RaveThe Guardian... in the evening of his immense career, we get Full Dark, No Stars, a final set of four novellas. (At least, it is easy to presume that this is the final set. It is also perfectly conceivable that King, 63, who talks about retiring and laying down his pen, but for whom ceasing to write seems unthinkable, will bring out another set 20 years from now) ... There is a hint of the supernatural in it, although the borderline between a haunting and madness here is a hairline fracture, and one that King exploits elegantly all the way to the end ... These are stories of retribution and complicity: of crimes that seem inevitable, of ways that we justify the world to ourselves and ourselves to the world. Powerful, and each in its own way profoundly nasty.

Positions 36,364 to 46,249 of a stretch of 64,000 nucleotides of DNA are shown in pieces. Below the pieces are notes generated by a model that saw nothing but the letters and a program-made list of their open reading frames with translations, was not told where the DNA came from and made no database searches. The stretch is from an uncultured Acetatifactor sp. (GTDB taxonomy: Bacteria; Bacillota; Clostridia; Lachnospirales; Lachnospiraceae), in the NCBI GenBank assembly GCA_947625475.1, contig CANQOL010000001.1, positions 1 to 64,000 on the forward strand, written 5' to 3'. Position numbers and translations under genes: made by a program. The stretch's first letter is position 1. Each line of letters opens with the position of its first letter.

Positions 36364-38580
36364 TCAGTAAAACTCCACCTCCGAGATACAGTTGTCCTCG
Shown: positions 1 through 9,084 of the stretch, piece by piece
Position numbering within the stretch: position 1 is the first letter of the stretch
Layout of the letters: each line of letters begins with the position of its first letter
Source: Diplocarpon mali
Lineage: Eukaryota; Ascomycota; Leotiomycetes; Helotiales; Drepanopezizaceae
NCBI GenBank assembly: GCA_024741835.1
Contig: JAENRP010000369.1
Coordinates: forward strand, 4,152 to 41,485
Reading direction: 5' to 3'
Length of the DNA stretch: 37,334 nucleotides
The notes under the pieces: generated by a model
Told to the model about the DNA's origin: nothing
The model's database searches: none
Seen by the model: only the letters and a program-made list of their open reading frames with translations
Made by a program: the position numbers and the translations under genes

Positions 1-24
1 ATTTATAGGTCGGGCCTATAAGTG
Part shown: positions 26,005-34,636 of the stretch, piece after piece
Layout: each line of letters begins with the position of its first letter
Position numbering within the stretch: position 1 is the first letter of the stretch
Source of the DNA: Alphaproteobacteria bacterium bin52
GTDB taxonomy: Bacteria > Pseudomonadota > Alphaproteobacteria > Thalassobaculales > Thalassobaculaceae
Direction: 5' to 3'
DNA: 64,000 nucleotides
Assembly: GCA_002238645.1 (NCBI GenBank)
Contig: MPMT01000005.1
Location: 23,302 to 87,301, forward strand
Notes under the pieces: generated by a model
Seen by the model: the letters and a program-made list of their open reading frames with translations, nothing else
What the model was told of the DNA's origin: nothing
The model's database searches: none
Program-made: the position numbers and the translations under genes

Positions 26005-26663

RaveThe New York Times Book ReviewIn The Buried Giant, his seventh and latest, he begins with clear, unhurried, unfussy language to describe the England of some 1,500 years ago, in a novel as well crafted as it is odd ...is a melancholy book, and the mist that breathes through it is a melancholic mist. The narrative tone is dreamlike and measured. There are adventures, sword fights, betrayals, armies, cunning stratagems and monsters killed, but these things are told distantly, without the book’s pulse ever beating faster ... At the heart of the novel is a philosophical conundrum, expressed first by an old woman whose husband has gone on before her, crossing the bar, as it were, to a mystical island to which she has not been allowed ... Still, The Buried Giant does what important books do: It remains in the mind long after it has been read, refusing to leave, forcing one to turn it over and over.